Category Archives: Tours

20 Years Ago, Detroit

Line up of cars at the Canadian side of the Detroit border. Inside a clunker van the driver is carefully rehearsing.
Canadian.. Toronto.. 101 Major street.. Chicago.. my friend Matt.. 1631 Henderson, for free.. for promotion.. no cds.. just 2 days..Canadian.. Toronto.. 101 Major street.. Chicago.. my friend Matt.. 1631 Henderson, for free.. for promotion.. no cds.. just 2 days..Canadian.. Toronto.. 101 Major street.. Chicago.. my friend Matt.. 1631 Henderson, for free.. for promotion.. no cds.. just 2 days..
His car pulls up.
Burly USA border guard, brush cut and sparkly mirror sun glasses expressionlessly observes young Canadian rolling down window.
BG: Citizenship?
YC: Canadian.
BG: (slightly annoyed) Where.
YC: Toronto
BG: What’s your address?
YC: 101 Major street. The postal code is M-
BG: (raises voice) Did I ask you for that?
YC: No.
BG: Where you going today?
YC: Chicago.
BG: What’s the purpose of your trip?
YC: I’m a musician and-
BG: Have a visa?
YC: No I.. because I’m not making any money.
BG: (matter of fact) So you are working in America.
YC: No I’m playing for free at a publicity event for my friend.
BG: What’s your friend’s name?
YC: Matt Suhar.
BG: Where is Matt Suhar. (he starts to type on his computer)
YC: Chicago.
BG: Where you staying in Chicago?
YC: 1631 Henderson.
Border guard leans into the van notices something very suspicious on rear seat.
BG: What’s that!
YC: My accordion.
Border guard pauses.
BG: Your what?
YC: I play accordion that’s what I’m doing playing accordion at this music event.
BG: (pitying tone of voice) People actually come to hear you… (starts giggling) on accordion?
YC: Yea.
BG: (sighs and waves him through) Just go, just go.

A Year Without Matt

mattLast year was such a train wreck losing Matt Suhar and Sam Larkin, part of my brain departed with them. Reading this account in the news, one year later, that his death was probably a hit and run is a small consolation in understanding the mystery and tragedy around his death.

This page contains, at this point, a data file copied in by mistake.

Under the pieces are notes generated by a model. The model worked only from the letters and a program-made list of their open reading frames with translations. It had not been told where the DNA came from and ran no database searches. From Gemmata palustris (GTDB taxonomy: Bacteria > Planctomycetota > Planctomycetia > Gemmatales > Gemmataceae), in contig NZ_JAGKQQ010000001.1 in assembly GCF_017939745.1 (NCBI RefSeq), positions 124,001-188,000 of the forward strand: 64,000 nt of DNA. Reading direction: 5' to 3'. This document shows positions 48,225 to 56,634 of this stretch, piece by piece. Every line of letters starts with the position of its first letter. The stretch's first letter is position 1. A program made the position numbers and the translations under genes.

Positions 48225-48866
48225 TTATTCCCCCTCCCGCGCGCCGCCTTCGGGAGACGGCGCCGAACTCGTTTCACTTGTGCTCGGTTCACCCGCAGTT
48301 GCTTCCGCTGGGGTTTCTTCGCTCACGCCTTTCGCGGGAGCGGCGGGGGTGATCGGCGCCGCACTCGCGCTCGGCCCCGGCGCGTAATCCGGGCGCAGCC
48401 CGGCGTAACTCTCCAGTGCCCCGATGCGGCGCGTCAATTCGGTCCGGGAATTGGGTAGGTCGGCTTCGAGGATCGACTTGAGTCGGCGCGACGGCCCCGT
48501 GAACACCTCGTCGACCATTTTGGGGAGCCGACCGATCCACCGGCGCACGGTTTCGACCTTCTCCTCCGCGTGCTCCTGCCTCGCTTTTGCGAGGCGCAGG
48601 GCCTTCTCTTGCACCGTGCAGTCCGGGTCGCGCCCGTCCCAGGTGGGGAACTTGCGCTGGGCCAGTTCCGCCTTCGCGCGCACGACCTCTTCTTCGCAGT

Matt, was my USA manager in waiting, if anything ever broke in America the way we musicians pursuing the music business imagine or wish it could, Matt would have been steering the ship and I would live below deck composing/ writing/ performing.


Over the years all I needed was a break and we almost had one with Ani Di Franco after she saw me at SXSW in 1991. Matt coincidentally was at the same show and introduced himself after Ani gave me a bear hug and said she was blown away. Her words echoed in my head and I hoped maybe one day she might take me on the road.

The biggest act of  generosity an established artist could do for a smaller one is to share their audience: take them on the road for a tour or two. Elvis Costello did that for Ron Sexsmith in the 90s and it’s more than 50% of the reason people discovered and praised Ron and things snowballed from there. Natalie Merchant did it for Tracy Chapman and then Fast Car was added to the radio.

Usually managers and agents control who is the opening act and often it misses the mark because they’re business people doing favours for each other. There is nothing as powerful as the headliner choosing someone to open the show and supporting them. Even walking out and doing a song with them.

After SXSW in 1991 Matt started bringing me to Chicago. I bet I played 30 shows there. The first time he set up 5 performances in a week at different venues each night. He was a anyone-can-do-anything-if-they’re-determined type of guy.

I got to know Ani a wee bit too through telephone messages and one night at Metalworks Recording Studio in 1994 or so. But things went sour after I drove to Milwaukee to do a show Matt set up. I tried to honour all the gigs Matt generated because that’s sorta the name of the game. But sometimes some destinations are pointless and it feels humiliating and that particular Milwaukee show should be the Wikepedia entry for pointless stupid shows. I drove 13 hours from Toronto, got to the gig, no posters advertising who was playing, the piano missing three notes, the bartender told me he didn’t know who was playing that night, three 40 ish women sitting at the bar celebrating a birthday who were more interested Phil Collins than Wrench Tuttle.